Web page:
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(Credit: Billboard / Roland Godefroy / Wikimedia)

The day Phil Spector held a gun to Leonard Cohen's head

It wasn’t the first time infamous music producer Phil Spector had held a gun to somebody’s head, nor would it be the last. In 1976, Leonard Cohen joined forces with the record producer to write the singer’s fifth album, Death of a Ladies’ Man. The collaboration was tough going. The pair’s relationship was already fraught with tension and, combined with Spector’s increasingly erratic behaviour, things quickly took a turn for the worse. After a long night, all Cohen wanted to do was go home and fall into a deep velvety sleep. He’d been stuck in the same studio day after day for what must have felt like an eternity, watching session musicians come and go, drinking cup after cup of tepid, black coffee. He still hadn’t managed to lay down a single vocal track, but finally, the moment seemed to have arrived.

Cohen did a couple of takes and felt happy enough with the result that he started making his way out of the recording booth and to the control room to take a listen on the studio monitors. Spector, however, was nowhere to be seen. Then, from the corner of his eye, Cohen saw Spector marching towards him with a bottle of something strong in one hand and a pistol in the other. The producer, dressed in a blazer patterned with marijuana leaves, grabbed Leonard by the neck and pressed the gun into the singer’s skin. Putting his mouth to Cohen’s ear, he whispered: “Leonard, I love you,” with a menacing tone. “I hope you do, Phil,” Cohen replied.

By 1976, both Cohen and Spector’s career’s were going through something of a slump. Spector had made his name in the ’60s, recording immensely successful songs for the likes of George Harrison and John Lennon. But, by the mid-1970s, he was in the midst of significant financial difficulty. Having signed a $100,000 contract with Warner and failed to make any records of note, the studio wanted blood. The outlook wasn’t much better for Cohen, who, following a slow and painful divorce from the mother of his children, Suzanne Elrod, had taken to heavy drinking.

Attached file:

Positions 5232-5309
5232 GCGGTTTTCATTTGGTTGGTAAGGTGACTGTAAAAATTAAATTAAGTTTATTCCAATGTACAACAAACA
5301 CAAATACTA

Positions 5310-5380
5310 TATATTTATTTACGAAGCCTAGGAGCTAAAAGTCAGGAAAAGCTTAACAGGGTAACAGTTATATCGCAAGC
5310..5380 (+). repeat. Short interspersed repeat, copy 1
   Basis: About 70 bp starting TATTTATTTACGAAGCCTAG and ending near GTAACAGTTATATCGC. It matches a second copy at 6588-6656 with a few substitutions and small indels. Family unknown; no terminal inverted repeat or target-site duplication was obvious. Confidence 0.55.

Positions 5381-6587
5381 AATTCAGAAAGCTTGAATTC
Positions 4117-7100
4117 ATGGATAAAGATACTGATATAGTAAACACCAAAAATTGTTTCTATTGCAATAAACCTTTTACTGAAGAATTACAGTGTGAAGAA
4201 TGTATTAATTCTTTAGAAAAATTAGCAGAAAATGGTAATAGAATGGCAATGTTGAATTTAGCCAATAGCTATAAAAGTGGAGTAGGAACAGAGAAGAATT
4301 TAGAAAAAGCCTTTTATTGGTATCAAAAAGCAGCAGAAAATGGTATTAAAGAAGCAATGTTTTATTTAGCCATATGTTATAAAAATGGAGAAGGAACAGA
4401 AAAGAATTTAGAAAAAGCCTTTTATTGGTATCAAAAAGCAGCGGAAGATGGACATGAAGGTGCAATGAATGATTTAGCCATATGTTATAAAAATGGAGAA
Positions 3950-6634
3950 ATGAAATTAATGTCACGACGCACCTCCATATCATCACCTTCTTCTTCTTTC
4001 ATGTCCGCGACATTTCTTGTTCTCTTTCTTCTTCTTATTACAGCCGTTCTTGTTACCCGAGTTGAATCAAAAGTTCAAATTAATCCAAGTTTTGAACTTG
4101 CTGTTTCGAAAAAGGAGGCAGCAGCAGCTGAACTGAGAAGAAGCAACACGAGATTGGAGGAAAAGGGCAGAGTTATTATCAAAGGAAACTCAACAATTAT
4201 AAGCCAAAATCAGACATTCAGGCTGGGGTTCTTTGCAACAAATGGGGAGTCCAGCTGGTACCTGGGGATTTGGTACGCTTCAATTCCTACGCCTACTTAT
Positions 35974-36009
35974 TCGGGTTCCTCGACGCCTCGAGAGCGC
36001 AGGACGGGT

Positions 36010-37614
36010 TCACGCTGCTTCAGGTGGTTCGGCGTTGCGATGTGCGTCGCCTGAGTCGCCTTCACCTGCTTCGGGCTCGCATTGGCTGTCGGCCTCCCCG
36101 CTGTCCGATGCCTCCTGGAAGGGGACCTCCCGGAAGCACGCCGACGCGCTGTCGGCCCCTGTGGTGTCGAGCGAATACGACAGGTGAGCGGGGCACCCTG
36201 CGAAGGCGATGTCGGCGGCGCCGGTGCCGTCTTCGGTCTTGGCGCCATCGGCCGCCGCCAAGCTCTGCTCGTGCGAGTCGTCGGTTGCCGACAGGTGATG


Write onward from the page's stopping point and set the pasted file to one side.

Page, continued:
To add insult to industry, Cohen’s label, CBS, was threatening to drop the star if he didn’t manage to break into the Canadian and European markets. In a last-ditch attempt to save Cohen’s skin, they suggested he team up with Spector for Death of a Ladies’ Man. The collaboration, however, descended into anarchy almost as soon as it had begun. When Cohen felt the nozzle of Spector’s pistol pressing into his neck, he must have wondered what had taken him so long. The producer had already taken shots at a number of other high-profile stars, including John Lennon.

Spector arrived in the studio where Lennon was recording and, being high on a cocktail of booze and amyl nitrate, starting firing shots above the singer’s head. Enraged by Spector’s wanton destruction, Lennon shouted: “Phil, if you’re going to kill me, kill me. But don’t fuck with my ears. I need ’em.” Spector’s unhinged behaviour during the recording of Death of a Ladies’ Man in 1976 would stick with Cohen for a long time, with the singer later recalling the terrifying occasion he bit onto a burger and found a pistol concealed between the two slices of bread.

Death of a Ladies’ Man came out the following year and was regarded as something of a departure from the minimalist folk sound that had defined much of Cohen’s earlier records, embracing the ‘wall of sound’ approach for which Spector was so famous. On release, it was treated with nothing short of bafflement. I’m sure Cohen felt equally confused as to why he’d agreed to work with Spector in the first place, considering the producer had eventually run off with the session tapes and, much to Leonard’s dismay, crafted the record around demo-quality vocal tracks.

For Cohen, the failure of the record was due to the insane levels of control Spector required from his partners. As the singer would recall in a 2001 interview: “It was just one of those periods where my chops were impaired and I wasn’t in the right kind of condition to resist Phil’s very strong influence on the record and eventual takeover of the record.” So many years later, Death of a Ladies’ Man still carries the weight of that terrifying dynamic between two of American music’s most enigmatic personalities.

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